Candace Waddell has developed a sixth sense for helping fellow patients.
When she heard an insurance company was refusing to provide a rare disease patient with access to a necessary treatment, Candace had a suspicion that other patients living with the same rare disease might be experiencing the same problem. So, she sprung into action, putting out a digital call for help.
“My snowflakes are stepping up like I knew they would,” explains Candace, who lives with myasthenia gravis, a chronic autoimmune neuromuscular disease. “We’re called snowflakes because each of our disease processes is different and cannot be replicated. Just like a snowflake.”
Every patient can learn a thing or two from the rare disease community. On a practical level, patients with rare diseases are experts in using online tools, such as Cancer Connect, to overcome geographic limitations. Together, they’re able to put up a united front against insurance companies.
On a deeper level, I was struck by the implications of Candace’s “snowflake” analogy. Soon we’ll all be snowflakes.
Maybe you’ve heard about personalized medicine on the news, or remember something about the National Institute for Health’s Precision Medicine Initiative. But, what exactly does “personalized or precision medicine” mean? More importantly, why are doctors, scientists, and tech geeks gushing with optimism?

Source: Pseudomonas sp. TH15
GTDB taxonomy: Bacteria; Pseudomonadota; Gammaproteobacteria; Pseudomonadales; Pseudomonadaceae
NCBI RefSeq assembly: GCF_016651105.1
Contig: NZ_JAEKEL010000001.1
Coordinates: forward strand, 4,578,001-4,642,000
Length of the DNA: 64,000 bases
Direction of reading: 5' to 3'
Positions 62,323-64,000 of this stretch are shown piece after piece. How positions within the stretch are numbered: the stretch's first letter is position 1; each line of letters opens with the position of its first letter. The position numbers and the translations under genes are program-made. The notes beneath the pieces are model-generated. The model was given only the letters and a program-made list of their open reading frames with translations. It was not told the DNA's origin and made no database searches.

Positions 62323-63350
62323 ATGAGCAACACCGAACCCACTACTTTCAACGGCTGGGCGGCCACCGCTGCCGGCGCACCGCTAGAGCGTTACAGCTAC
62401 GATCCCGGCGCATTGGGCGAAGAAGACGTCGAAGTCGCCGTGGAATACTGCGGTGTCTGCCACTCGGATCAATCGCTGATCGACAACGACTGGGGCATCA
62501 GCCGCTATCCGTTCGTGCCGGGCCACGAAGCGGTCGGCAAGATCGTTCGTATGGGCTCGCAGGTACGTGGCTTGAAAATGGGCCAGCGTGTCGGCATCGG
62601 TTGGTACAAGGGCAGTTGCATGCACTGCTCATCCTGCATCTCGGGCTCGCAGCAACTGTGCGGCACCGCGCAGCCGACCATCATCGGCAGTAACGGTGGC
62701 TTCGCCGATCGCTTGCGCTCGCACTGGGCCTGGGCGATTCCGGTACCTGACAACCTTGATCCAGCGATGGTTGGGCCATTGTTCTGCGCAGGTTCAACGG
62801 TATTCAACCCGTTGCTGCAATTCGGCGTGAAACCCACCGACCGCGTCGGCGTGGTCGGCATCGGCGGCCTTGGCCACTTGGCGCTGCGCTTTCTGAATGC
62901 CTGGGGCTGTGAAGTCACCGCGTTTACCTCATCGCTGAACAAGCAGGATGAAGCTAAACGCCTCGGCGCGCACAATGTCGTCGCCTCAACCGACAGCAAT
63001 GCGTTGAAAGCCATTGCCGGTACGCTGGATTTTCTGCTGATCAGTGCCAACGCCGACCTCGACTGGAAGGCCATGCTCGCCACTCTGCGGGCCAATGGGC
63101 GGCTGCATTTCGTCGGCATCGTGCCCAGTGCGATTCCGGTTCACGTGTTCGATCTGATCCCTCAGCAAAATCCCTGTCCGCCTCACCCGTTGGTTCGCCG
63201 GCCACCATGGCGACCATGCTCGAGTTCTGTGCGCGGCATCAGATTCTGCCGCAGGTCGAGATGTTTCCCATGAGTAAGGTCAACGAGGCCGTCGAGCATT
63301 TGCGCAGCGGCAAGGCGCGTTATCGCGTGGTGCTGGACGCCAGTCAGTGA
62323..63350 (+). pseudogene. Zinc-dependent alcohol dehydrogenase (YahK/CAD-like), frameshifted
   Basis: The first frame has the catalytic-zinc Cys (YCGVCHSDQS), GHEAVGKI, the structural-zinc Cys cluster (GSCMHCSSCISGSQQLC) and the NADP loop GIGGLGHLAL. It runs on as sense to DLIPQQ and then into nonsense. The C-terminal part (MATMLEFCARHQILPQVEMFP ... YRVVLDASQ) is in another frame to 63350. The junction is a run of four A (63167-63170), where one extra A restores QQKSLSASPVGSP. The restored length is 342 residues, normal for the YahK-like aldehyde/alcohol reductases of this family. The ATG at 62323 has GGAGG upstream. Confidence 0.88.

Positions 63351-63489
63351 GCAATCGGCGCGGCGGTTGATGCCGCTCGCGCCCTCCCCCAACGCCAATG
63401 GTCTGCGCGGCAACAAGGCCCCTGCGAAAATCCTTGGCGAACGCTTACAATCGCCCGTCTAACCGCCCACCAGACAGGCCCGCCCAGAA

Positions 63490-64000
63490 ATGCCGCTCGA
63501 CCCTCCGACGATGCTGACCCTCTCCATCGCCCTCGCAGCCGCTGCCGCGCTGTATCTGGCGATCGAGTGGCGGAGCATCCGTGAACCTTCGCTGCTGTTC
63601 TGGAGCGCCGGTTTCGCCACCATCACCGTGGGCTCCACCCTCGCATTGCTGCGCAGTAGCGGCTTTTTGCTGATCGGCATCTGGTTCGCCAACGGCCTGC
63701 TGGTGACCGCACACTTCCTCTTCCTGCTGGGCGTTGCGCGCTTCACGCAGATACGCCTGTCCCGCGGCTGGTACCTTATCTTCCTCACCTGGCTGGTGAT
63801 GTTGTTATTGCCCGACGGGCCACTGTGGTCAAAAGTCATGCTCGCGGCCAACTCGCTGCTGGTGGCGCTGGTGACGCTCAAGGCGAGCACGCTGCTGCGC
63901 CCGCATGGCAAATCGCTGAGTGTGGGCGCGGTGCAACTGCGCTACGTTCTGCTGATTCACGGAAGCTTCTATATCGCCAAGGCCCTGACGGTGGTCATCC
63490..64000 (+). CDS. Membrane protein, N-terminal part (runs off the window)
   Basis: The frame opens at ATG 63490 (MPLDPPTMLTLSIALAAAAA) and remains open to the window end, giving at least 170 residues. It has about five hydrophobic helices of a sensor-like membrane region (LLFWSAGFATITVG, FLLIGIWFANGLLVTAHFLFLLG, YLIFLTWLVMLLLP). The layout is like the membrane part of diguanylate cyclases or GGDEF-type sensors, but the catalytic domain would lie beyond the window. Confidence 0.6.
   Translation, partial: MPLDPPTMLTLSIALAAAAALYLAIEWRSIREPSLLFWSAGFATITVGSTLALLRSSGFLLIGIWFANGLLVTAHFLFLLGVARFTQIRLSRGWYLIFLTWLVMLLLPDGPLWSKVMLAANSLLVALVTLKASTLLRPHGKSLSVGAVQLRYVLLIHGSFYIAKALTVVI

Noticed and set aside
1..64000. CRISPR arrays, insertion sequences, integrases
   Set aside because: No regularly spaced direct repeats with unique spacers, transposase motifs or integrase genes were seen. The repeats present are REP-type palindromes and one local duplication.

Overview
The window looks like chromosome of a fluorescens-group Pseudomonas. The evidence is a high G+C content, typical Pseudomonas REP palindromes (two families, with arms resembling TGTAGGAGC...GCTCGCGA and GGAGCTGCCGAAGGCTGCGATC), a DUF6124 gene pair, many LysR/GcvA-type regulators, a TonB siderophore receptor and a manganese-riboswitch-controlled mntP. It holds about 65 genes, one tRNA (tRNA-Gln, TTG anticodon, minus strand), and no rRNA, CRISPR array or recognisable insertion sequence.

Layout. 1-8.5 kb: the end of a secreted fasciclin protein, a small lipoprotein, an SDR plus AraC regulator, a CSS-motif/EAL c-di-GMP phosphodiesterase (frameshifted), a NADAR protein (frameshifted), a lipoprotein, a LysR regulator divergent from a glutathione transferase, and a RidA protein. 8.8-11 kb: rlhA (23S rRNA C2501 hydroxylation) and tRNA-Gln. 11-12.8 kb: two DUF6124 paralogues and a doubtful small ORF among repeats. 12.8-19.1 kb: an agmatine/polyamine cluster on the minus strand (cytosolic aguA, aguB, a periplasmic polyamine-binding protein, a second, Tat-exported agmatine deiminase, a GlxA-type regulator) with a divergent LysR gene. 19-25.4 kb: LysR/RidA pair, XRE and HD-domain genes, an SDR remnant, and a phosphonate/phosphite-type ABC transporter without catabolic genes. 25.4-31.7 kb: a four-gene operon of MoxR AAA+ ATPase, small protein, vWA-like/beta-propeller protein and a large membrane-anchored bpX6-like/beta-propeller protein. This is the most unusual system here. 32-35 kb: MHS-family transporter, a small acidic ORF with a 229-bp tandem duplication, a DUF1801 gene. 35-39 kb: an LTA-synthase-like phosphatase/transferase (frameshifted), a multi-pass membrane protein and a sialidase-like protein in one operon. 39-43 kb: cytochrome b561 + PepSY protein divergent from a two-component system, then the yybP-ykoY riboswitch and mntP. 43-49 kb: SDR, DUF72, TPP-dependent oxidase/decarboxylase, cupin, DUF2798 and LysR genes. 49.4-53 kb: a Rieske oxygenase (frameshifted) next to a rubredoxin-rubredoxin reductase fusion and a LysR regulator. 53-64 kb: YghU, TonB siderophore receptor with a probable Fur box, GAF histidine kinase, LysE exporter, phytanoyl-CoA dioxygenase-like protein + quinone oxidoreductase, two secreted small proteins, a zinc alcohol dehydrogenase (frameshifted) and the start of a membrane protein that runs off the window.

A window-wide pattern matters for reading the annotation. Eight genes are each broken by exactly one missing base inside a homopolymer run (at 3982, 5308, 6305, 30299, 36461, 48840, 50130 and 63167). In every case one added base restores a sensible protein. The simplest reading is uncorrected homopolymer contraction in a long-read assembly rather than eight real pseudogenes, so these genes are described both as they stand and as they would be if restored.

What Is Precision or Personalized Medicine?
It is now understood that most cancers and many other diseases result from abnormal genes or gene regulation. The cause of these changes can be environmental, spontaneous, or inherited. By identifying the genomic changes and knowing which genes are altered in a patient, drugs that specifically attack that gene (or the later consequences of that gene) can be used to target the disease.
The greatest advances in precision medicine are in cancer treatment but other diseases will also benefit. Precision cancer medicine seeks to define the genomic alterations that are driving a specific cancer, rather than relying on a simple broad classification of cancer solely based on its site of origin. There is no longer a “one-size-fits-all” approach to cancer treatment.
The idea of matching a specific treatment to an individual patient is not a new one. It has long been recognized, for example, that hormonal therapy for breast cancer is most likely to be effective when the breast cancer contains receptors for estrogen and/or progesterone. Testing for these receptors is part of the standard clinical work-up of breast cancer. What is new, however, is the pace at which researchers are identifying new tumor markers, new tests, and new and more targeted drugs that individualize cancer treatment. Tests now exist that can assess the likelihood of cancer recurrence, the likelihood of response to particular drugs, and the presence of specific cancer targets that can be attacked by new anti-cancer drugs that directly target individual cancer cells.
Genomics Vs Genetics